How to start a greenhouse garden (for beginning - intermediate gardeners) part 1

Greenhouse gardening is one of the top 5 ways to garden. I absolutely love how well a greenhouse can grow a vast variety of plants. Greenhouse gardening is easy for the beginning gardener and pure joy for the experienced gardener. Here I will breakdown greenhouse gardening so you don‘t leave here feeling like you need to search the internet for hours to get information that someone could have simply put in one place.


Greenhouses come in every size you can think of, from commercial growing to indoor greenhouse growing right in your home.


If you have decided that you would prefer to grow your plants in a greenhouse you’ll first want to decide how big or small you want your greenhouse to be as well as what the greenhouse can do to make it easier for you to grow your plants.


I started with a greenhouse that is 10x9x10 feet which is 10 feet tall, 9 feet long, and 10 feet wide. I purchased my greenhouse from amazon and it was relatively easy to put together and created a greenhouse effect as soon as it was fully set-up. I was overjoyed at the climate change right from the very beginning.


Unfortunately I did not do all my research before purchasing and ran into some problems last summer starting in mid-July. When choosing a greenhouse its important to know how much light is filtered through the greenhouse as some plants are extremely sensitive to hot light conditions. For example I had to cover my greenhouse with black weed suppressant fabric in order to keep my zucchini and cucumber plants from overheating and dehydration. Although this was a cheap alternative that both helped with to much light and cooling the greenhouse as the climate shifted to fall and we got more rain and wind the fabric kept blowing off my greenhouse.


I would recommend not to overcrowd your greenhouse and make sure you have plants that grow well together or around each other, if you are not careful you will be fighting pests and fighting for more room with plants that grow on or similar to vines. Last year was my first time growing in a greenhouse and I have learned so much from the MANY mistakes I made last year.


So once you know what size you want your green house to be and whether it will be compatible with full sun and hot temps now, your ready to move on to your next item on your greenhouse check-list.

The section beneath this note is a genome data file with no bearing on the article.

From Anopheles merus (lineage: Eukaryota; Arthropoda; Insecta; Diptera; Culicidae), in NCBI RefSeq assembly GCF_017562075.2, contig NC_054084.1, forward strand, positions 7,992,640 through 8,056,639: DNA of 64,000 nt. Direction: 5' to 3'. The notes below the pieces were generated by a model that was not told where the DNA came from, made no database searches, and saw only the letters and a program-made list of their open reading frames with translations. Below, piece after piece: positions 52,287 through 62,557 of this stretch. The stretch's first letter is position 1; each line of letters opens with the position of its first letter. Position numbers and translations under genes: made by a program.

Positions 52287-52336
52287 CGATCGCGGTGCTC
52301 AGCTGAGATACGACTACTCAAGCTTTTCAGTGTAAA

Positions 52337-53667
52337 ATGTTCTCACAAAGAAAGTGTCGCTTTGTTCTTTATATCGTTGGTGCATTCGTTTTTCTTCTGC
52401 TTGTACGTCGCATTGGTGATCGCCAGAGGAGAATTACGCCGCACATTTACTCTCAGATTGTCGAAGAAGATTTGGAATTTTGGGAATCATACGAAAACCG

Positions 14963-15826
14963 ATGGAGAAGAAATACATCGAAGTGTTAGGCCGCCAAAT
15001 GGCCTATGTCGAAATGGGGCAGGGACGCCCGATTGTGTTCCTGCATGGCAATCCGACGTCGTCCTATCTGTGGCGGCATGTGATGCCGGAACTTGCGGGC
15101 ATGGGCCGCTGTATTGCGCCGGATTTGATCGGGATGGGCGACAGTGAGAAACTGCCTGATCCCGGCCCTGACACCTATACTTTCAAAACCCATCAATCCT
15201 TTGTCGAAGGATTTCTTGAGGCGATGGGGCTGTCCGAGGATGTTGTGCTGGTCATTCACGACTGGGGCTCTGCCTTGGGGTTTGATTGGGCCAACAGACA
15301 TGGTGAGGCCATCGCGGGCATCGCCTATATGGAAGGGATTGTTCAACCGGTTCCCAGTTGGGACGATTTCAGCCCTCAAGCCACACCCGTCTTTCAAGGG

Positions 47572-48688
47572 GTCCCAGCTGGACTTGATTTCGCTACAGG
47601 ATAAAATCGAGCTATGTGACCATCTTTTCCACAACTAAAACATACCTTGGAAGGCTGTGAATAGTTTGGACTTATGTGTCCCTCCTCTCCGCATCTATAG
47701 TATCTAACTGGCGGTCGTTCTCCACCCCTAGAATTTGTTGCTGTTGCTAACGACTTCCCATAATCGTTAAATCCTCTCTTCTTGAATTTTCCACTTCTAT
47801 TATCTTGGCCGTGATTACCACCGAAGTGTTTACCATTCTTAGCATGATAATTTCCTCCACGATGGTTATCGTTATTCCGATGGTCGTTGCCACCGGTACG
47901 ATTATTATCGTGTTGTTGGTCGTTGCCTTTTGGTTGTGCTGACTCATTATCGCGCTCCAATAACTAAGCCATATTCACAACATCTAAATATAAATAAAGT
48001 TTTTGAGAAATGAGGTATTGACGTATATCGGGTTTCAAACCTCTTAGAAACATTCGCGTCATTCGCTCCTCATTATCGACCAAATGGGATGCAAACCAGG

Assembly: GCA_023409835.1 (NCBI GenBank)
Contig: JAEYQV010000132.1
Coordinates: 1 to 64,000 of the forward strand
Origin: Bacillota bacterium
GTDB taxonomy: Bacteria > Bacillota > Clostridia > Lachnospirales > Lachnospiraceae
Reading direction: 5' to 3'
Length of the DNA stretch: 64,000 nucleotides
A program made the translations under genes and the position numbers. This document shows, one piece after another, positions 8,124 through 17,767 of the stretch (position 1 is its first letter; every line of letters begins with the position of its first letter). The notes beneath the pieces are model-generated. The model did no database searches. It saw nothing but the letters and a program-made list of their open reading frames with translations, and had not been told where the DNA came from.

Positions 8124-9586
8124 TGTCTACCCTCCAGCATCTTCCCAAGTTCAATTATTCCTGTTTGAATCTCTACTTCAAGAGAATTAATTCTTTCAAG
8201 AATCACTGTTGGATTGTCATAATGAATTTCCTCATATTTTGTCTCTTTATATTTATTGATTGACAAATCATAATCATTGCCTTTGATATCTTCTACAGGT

Greenhouse checklist

Size
type (light, temp, ventalation, cooling, heating etc)
plants that thrive in a greenhouse environment 
set-up conditions
garden type
materials
essential monitoring
schedule

If your growing a container garden in your greenhouse you should opt for a greenhouse with shelving that way you don‘t have to continuously bend over to tend to your pots. If your looking for a larger greenhouse you’ll need to invest in something with shelves or a table. Leaving your containers on the flat grown can prevent proper airflow to the bottom of your pots.

Pros: Smaller contained and climate controlled growing environment, more comfortable while gardening outdoors, grow more plants to put in other places, extended flowering & harvesting

Cons: essential cost, plants outgrowing pots, choosing wrong or unstable greenhouse, set-up, maintenance, lighting


if your growing in raised garden beds in your greenhouse I recommend getting a greenhouse large enough to fit your beds inside or have prebuilt beds that come with your greenhouse. Be sure you have enough room that you can get to every part of your bed.

Growing your plants in the in-ground while also in a greenhouse I recommend an open floor greenhouse, once your beds are sectioned off its best to have the remaining ground covered as a type of flooring there are several ways to achieve this.


Hydroponic greenhouse growing is recommended for more experienced gardeners who first, are successful in growing any plant hydroponically before making a decision about hydro growing in your greenhouse.




Lemon Balm in a palm - “Mo’s Garden”

Amazon.com is always my first go to when ordering my garden products unless I feel its better to go to an actual manufacturer website. If your an amazon prime customer the shipping time is the addictive part.

Anyone can have a greenhouse it doesn’t have to be outside and it doesn’t have to be huge. From patio’s to farmland you can find your greenhouse and at an affordable Price too!

The greatest part about having a greenhouse is, it being YOUR space, that you created, with plants that you grew from seed or nurtured from purchase booboo do you!


Now that I’ve touched on some essential topics and the great experience of having a greenhouse I also have to mention it is not easy running a full-time greenhouse, it can become a lot of work especially if your good at it. One thing I didn’t do last year was research which plants can be planted together and which plants grew best around each other I had yellow sticky mat paper which would turn black from the amount of flying bugs inside my greenhouse a problem I was fighting for months and a problem that was completely avoidable had I simply taken the time to write some things down on paper.

This year I’m definitely taking advantage of both a grow journal and my plant list that lets me know which plants can grow together and those that don‘t. You can get away with some plants but ultimately save yourself some time and effort and remember which plants do well together before you plant them.


Part 2 of this post will cover various greenhouse set-ups that you can mirror on your own from fairly easy to intermediate. If your looking for hydroponic set-ups I suggest reading strictly on growing hydroponics for a more in-depth guide. Tips and products best suited for a multitude of greenhouse environments. Don’t forget to scribe to my blog so you never miss a post and keep your garden knowledge growing.


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